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Asbestos related diseases from environmental exposure to crocidolite in Da-yao, China. I. Review of exposure and epidemiological data
  1. S Luo,
  2. X Liu,
  3. S Mu,
  4. S P Tsai,
  5. C P Wen
  1. Department of Occupational Health, School of Public Health, West China University of Medical Sciences, Chengdu, Sichuan, China
  1. Correspondence to:
 Dr C P Wen, 2F, 109, Min-Chuan East Road, Sec. 6, Taipei 114, Taiwan, ROC;
 cwengood{at}aol.com/cwengood{at}nhri.org.tw

Abstract

Background: Scattered patches of crocidolite, one form of asbestos, were found in the surface soil in the rural county of Da-yao in southwestern China. In 1983, researchers from the West China University of Medical Sciences (WCUMS) discovered that residents of two villages in Da-yao had hyperendemic pleural plaques and excessive numbers of pleural mesotheliomas.

Aims: To review and summarise epidemiological studies, along with other relevant data, and to discuss the potential contribution to environmental risk assessment.

Methods: This report is based on a review of several clinical/epidemiological studies conducted by WCUMS researchers since 1984, which included one cross sectional medical examination survey, one clinical/pathological analysis of 46 cases of mesothelioma, and three retrospective cohort mortality studies. Additional information acquired from reviewing original data first hand during a personal visit along with an interview of medical specialists from Da-yao County Hospital was also incorporated.

Results: The prevalence of pleural plaque was 20% among peasants in Da-yao over 40 years of age in the cross sectional survey. The average number of mesothelioma cases was 6.6 per year in the 1984–95 period and 22 per year in the 1996–99 period, in a population of 68 000. For those mesothelioma cases that were histology confirmed, there were 3.8 cases/year in the first period and 9 cases/year in the second. Of the 2175 peasants in this survey, 16 had asbestosis. Lung cancer deaths were significantly increased in all three cohort studies. The annual mortality rate for mesothelioma was 85 per million, 178 per million, and 365 per million for the three cohort studies, respectively. The higher exposed peasants had a fivefold increased mesothelioma mortality compared to their lower exposed counterparts. There were no cases of mesothelioma in the comparison groups where no crocidolite was known to exist in the environment. In the third cohort study, almost one of five cancer deaths (22%) was from mesothelioma. The ratio of lung cancer to mesothelioma deaths was low for all three studies (1.3, 3.0, and 1.2, respectively).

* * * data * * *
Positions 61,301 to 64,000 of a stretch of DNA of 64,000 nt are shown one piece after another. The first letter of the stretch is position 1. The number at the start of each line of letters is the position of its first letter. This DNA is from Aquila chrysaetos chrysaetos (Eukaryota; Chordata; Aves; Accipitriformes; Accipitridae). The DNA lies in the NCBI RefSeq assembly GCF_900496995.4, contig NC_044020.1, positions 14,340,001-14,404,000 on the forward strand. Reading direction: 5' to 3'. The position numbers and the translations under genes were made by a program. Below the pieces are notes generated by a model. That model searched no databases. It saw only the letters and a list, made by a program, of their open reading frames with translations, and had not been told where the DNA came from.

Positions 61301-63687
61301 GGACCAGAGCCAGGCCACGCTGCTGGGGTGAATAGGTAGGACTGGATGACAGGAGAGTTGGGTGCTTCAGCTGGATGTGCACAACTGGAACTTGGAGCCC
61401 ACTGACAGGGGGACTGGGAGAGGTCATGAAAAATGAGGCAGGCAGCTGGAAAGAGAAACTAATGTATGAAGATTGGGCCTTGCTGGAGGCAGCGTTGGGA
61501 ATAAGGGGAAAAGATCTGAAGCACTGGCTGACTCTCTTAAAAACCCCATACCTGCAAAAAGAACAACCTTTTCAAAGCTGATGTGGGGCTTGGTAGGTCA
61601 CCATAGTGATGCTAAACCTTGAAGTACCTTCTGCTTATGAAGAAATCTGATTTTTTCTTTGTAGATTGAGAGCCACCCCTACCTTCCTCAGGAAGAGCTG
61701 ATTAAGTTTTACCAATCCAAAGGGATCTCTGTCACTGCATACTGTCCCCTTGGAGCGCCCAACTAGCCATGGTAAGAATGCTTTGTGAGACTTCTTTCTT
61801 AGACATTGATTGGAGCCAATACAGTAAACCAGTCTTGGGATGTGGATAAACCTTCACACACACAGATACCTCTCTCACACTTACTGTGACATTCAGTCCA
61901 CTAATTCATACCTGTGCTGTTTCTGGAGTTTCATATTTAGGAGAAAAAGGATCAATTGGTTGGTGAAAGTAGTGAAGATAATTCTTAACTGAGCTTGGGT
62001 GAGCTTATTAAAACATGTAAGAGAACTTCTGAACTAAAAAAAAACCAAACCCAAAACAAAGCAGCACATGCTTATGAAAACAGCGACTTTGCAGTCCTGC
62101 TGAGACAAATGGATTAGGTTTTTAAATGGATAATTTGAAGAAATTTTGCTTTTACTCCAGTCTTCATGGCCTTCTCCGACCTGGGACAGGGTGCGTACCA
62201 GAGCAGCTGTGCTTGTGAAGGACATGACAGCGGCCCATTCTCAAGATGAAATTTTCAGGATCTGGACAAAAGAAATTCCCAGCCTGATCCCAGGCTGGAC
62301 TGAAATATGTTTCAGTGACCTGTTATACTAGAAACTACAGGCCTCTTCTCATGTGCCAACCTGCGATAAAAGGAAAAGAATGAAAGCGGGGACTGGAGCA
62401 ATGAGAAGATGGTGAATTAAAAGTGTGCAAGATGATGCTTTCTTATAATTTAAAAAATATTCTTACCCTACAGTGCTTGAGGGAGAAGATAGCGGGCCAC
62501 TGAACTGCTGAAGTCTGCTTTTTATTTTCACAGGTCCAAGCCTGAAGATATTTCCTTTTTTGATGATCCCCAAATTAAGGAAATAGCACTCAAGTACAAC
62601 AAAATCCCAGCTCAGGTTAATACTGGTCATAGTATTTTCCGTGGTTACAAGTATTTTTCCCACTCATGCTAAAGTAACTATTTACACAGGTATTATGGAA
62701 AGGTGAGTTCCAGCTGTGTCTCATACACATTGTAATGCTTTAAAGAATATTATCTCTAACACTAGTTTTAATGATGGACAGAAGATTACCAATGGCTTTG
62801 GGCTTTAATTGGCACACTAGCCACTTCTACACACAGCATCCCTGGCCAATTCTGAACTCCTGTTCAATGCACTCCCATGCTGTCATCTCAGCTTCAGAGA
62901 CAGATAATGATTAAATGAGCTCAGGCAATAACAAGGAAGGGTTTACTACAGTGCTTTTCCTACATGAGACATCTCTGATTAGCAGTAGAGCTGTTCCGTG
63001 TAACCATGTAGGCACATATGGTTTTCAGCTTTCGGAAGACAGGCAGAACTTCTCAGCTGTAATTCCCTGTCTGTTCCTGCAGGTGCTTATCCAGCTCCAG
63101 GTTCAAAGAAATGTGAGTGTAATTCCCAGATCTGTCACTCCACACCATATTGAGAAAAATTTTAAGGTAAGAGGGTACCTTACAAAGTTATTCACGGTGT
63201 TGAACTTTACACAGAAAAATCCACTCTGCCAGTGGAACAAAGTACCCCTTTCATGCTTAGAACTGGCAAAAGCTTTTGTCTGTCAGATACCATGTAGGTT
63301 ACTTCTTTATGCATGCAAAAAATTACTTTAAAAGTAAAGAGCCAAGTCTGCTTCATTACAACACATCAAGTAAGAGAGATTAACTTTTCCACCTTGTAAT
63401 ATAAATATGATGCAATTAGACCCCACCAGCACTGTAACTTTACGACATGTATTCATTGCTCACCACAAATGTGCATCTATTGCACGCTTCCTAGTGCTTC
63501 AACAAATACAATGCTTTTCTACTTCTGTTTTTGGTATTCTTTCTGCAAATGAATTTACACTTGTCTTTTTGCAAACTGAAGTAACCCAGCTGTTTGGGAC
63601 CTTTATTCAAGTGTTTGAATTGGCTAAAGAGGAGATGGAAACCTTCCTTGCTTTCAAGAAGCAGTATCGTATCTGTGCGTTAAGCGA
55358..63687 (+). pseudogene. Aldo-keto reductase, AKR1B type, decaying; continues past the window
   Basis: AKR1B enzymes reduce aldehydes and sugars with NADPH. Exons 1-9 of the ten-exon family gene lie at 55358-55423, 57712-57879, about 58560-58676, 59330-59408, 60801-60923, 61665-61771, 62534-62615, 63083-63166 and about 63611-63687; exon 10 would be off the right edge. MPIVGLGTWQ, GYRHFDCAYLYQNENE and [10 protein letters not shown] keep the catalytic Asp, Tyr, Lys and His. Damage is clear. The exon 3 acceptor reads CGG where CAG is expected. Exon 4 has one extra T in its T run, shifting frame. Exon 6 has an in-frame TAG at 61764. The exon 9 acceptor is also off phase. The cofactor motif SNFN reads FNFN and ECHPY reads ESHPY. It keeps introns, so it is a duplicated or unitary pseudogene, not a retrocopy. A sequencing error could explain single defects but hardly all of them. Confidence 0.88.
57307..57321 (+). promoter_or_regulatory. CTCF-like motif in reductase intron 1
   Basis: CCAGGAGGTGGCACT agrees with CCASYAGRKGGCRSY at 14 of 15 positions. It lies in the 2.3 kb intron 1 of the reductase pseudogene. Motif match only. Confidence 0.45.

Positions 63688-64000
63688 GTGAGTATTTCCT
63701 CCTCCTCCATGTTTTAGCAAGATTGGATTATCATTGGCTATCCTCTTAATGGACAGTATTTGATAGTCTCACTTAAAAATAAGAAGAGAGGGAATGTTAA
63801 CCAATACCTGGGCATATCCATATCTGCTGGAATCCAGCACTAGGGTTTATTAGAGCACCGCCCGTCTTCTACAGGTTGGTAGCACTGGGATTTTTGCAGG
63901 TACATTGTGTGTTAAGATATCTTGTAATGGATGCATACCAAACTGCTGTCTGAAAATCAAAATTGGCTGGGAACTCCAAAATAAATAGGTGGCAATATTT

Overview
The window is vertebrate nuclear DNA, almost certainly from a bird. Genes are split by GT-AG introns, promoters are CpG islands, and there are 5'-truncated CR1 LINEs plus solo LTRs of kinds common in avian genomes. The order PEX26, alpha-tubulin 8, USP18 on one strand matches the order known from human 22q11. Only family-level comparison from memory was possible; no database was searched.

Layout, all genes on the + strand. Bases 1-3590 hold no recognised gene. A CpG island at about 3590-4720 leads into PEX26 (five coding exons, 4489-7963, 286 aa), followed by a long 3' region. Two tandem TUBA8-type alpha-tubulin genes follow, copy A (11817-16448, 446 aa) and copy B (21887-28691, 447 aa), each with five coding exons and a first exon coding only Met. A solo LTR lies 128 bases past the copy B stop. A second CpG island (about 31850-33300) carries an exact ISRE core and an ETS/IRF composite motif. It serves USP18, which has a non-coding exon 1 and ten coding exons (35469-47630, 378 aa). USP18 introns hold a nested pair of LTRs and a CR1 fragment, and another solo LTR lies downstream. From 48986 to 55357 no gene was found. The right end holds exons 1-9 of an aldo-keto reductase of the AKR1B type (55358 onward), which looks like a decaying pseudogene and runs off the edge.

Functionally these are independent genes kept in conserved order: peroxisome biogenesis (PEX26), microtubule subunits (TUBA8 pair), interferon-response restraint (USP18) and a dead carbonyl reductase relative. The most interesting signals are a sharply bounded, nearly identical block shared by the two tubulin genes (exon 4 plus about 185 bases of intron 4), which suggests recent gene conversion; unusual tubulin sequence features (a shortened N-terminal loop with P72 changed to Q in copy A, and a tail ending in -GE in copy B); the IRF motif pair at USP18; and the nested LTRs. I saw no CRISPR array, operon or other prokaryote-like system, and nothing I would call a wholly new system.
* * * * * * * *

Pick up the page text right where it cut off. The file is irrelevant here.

Conclusions: The observation of numerous mesothelioma cases at Da-yao was a unique finding, due mainly to their lifetime exposure to crocidolite asbestos. The finding of cases dying at a younger age and the relatively high ratio of mesothelioma cases to lung cancer could also be another unique result of lifetime environmental exposure to crocidolite asbestos. Although the commercial use of crocidolite has been officially banned since 1984, the incidence of mesothelioma has continued to show a steady increase, particularly among peasants. Since the latency of mesothelioma is approximately 30–40 years, the ban had little effect in the 1990s. The increased awareness and changes in diagnosis over time may also contribute to the increase. Furthermore, exposure to asbestos stoves and walls continued. The government implemented reduction of these exposures. However, from a public health standpoint, the most important issue is the complete avoidance of further exposure to asbestos.

  • crocidolite
  • lung cancer
  • mesothelioma
  • peasant
  • asbestos exposures
  • risk assessment
  • IARC, International Agency Research on Cancer
  • SMR, standardised mortality ratio
  • UICC, Union Internationale Contre le Cancer
  • WCUMS, West China University of Medical Sciences
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